Curb Your Enthusiasm If You Think a Kennedy Will Be Making a Return to the White House
Robert F. Kennedy tells the Sun he is ‘thinking about’ running for president in 2024. ‘It’s part of the DNA,’ he says.
Robert F. Kennedy Jr. tells the Sun he is “thinking about” running for president in 2024. “It’s part of the DNA,” he says.
An environmental lawyer and leader in the vaccine resistance movement, Mr. Kennedy spoke Friday at the Politics & Eggs breakfast at St. Anselm College in New Hampshire, a traditional stop for presidential contenders.
Mr. Kennedy says he’s “passed the biggest hurdle, which is that my wife has greenlighted it.”
An environmental lawyer and leader in the vaccine resistance movement, Mr. Kennedy is married to actress Cheryl Hines, widely known for her role on the HBO comedy show “Curb Your Enthusiasm.”
“If things go great, we’re going to have the funniest first lady in history,” Mr. Kennedy said.
A son of the 1968 Democratic presidential candidate, Robert F. Kennedy, and a nephew to President John F. Kennedy, both of whom were assassinated, Mr. Kennedy demonstrated his political savvy by following a golden rule of politics: The spouse must be on board. Ms. Hines joined her husband at the event. They are next traveling to East Palestine, Ohio.
Mr. Kennedy spent the first half of his hour-long speech talking about political polarization and his work for Riverkeeper, an environmental organization that protects America’s waterways from pollution.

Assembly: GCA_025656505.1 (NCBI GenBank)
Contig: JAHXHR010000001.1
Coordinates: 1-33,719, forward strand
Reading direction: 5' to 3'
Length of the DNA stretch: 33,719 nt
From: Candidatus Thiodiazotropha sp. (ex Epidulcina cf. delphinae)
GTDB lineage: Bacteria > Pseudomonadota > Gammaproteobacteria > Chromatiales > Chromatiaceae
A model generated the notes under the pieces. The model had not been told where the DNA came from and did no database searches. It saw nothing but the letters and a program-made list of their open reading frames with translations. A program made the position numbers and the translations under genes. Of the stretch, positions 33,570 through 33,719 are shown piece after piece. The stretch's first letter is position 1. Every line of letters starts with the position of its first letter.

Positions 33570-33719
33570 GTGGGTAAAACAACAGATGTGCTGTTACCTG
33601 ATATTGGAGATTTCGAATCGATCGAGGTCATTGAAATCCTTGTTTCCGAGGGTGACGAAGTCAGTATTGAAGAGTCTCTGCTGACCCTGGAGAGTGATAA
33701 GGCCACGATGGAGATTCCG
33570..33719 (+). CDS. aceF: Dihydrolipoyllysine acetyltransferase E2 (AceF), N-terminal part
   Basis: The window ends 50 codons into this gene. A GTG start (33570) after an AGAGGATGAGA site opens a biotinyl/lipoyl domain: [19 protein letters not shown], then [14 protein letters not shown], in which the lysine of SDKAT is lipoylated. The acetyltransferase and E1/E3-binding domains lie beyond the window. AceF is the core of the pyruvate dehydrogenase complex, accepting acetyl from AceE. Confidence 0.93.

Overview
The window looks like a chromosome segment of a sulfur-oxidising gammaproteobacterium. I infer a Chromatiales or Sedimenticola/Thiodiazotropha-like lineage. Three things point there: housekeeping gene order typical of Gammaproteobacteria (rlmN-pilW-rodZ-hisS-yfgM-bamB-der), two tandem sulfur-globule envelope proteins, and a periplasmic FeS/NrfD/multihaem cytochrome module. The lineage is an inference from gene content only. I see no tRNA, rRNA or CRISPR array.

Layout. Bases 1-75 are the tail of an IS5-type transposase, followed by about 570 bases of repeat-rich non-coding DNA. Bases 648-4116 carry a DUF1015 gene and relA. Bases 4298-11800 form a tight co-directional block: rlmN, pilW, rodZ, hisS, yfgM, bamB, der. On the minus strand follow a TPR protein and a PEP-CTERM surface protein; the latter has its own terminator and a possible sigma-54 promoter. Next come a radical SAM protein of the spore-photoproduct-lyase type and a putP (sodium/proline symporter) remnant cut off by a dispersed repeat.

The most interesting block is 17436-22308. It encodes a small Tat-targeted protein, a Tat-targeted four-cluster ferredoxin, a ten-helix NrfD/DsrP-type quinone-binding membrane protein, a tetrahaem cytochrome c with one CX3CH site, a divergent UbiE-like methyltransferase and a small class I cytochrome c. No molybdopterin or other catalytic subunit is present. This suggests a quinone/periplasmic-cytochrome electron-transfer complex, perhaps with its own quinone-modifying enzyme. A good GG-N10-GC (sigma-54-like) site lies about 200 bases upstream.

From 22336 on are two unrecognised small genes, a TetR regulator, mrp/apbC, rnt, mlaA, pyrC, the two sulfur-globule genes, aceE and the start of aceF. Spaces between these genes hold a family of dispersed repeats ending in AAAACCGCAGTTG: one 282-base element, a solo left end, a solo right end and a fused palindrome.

“There is no such thing as Republican children or Democratic children,” Mr. Kennedy said. “Environmental injury is deficit spending. It’s loading the cost of our generation’s prosperity onto the backs of our children.”
Mr. Kennedy would make an unusual candidate for the Democratic nomination. While he is part of the Kennedy dynasty and has spent 40 years working to protect the environment, his views on vaccines are out of sync with the party. He thinks vaccines are responsible for what he calls a “tsunami of chronic disease in children,” from autism to allergies to auto-immune disorders.
Mr. Kennedy runs Children’s Health Defense, a nonprofit whose mission is to expose the risks of vaccines. He has written or co-authored 10 books, the most recent of which are on the “bio-pharmaceutical complex” and America’s bungled response to Covid. His anti-vaccine position has earned him a substantial following since the start of Covid, when vaccine pressure campaigns and mandates became a political lightning rod.
The Sun spoke with several audience members in attendance. Most identified as independents, two said they were Republicans, and none answered “Democrat.”
Democratic Party leaders in the state, though, were in attendance. Mr. Kennedy is a vocal supporter for keeping the first-in-the-nation primary in the Granite State and wrote an open letter to the Democratic National Committee urging it to do so. In February, the DNC voted to make South Carolina the first primary, a move that angered many in the state.